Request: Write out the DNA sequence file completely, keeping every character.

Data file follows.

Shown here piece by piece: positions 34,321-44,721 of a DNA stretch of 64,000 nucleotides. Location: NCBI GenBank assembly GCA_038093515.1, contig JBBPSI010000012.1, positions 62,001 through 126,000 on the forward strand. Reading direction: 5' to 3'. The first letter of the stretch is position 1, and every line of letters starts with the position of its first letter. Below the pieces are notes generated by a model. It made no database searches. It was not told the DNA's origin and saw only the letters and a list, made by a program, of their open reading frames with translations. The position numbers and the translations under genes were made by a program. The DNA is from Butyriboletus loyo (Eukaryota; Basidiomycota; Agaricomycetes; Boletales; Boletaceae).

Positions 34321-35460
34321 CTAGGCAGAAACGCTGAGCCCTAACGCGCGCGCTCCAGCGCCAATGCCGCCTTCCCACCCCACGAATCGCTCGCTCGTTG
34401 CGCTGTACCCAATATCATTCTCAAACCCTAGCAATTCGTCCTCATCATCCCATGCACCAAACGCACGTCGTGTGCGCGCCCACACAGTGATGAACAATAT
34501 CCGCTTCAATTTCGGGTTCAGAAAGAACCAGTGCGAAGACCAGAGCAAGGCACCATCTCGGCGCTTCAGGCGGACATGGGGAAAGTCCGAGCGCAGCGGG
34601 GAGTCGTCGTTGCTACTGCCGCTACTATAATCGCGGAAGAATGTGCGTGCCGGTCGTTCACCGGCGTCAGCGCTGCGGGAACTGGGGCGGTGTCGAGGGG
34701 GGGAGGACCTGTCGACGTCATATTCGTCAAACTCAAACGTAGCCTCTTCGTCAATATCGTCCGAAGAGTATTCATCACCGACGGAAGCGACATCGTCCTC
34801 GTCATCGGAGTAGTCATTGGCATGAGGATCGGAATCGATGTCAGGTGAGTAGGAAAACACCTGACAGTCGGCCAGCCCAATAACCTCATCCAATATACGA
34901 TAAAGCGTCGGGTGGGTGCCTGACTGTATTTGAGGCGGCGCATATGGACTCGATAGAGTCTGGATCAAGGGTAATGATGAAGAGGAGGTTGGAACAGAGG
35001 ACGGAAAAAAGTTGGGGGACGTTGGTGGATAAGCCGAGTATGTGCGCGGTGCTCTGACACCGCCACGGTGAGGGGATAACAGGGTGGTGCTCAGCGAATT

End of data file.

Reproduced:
Shown here piece by piece: positions 34,321-44,721 of a DNA stretch of 64,000 nucleotides. Location: NCBI GenBank assembly GCA_038093515.1, contig JBBPSI010000012.1, positions 62,001 through 126,000 on the forward strand. Reading direction: 5' to 3'. The first letter of the stretch is position 1, and every line of letters starts with the position of its first letter. Below the pieces are notes generated by a model. It made no database searches. It was not told the DNA's origin and saw only the letters and a list, made by a program, of their open reading frames with translations. The position numbers and the translations under genes were made by a program. The DNA is from Butyriboletus loyo (Eukaryota; Basidiomycota; Agaricomycetes; Boletales; Boletaceae).

Positions 34321-35460
34321 CTAGGCAGAAACGCTGAGCCCTAACGCGCGCGCTCCAGCGCCAATGCCGCCTTCCCACCCCACGAATCGCTCGCTCGTTG
34401 CGCTGTACCCAATATCATTCTCAAACCCTAGCAATTCGTCCTCATCATCCCATGCACCAAACGCACGTCGTGTGCGCGCCCACACAGTGATGAACAATAT
34501 CCGCTTCAATTTCGGGTTCAGAAAGAACCAGTGCGAAGACCAGAGCAAGGCACCATCTCGGCGCTTCAGGCGGACATGGGGAAAGTCCGAGCGCAGCGGG
34601 GAGTCGTCGTTGCTACTGCCGCTACTATAATCGCGGAAGAATGTGCGTGCCGGTCGTTCACCGGCGTCAGCGCTGCGGGAACTGGGGCGGTGTCGAGGGG
34701 GGGAGGACCTGTCGACGTCATATTCGTCAAACTCAAACGTAGCCTCTTCGTCAATATCGTCCGAAGAGTATTCATCACCGACGGAAGCGACATCGTCCTC
34801 GTCATCGGAGTAGTCATTGGCATGAGGATCGGAATCGATGTCAGGTGAGTAGGAAAACACCTGACAGTCGGCCAGCCCAATAACCTCATCCAATATACGA
34901 TAAAGCGTCGGGTGGGTGCCTGACTGTATTTGAGGCGGCGCATATGGACTCGATAGAGTCTGGATCAAGGGTAATGATGAAGAGGAGGTTGGAACAGAGG
35001 ACGGAAAAAAGTTGGGGGACGTTGGTGGATAAGCCGAGTATGTGCGCGGTGCTCTGACACCGCCACGGTGAGGGGATAACAGGGTGGTGCTCAGCGAATT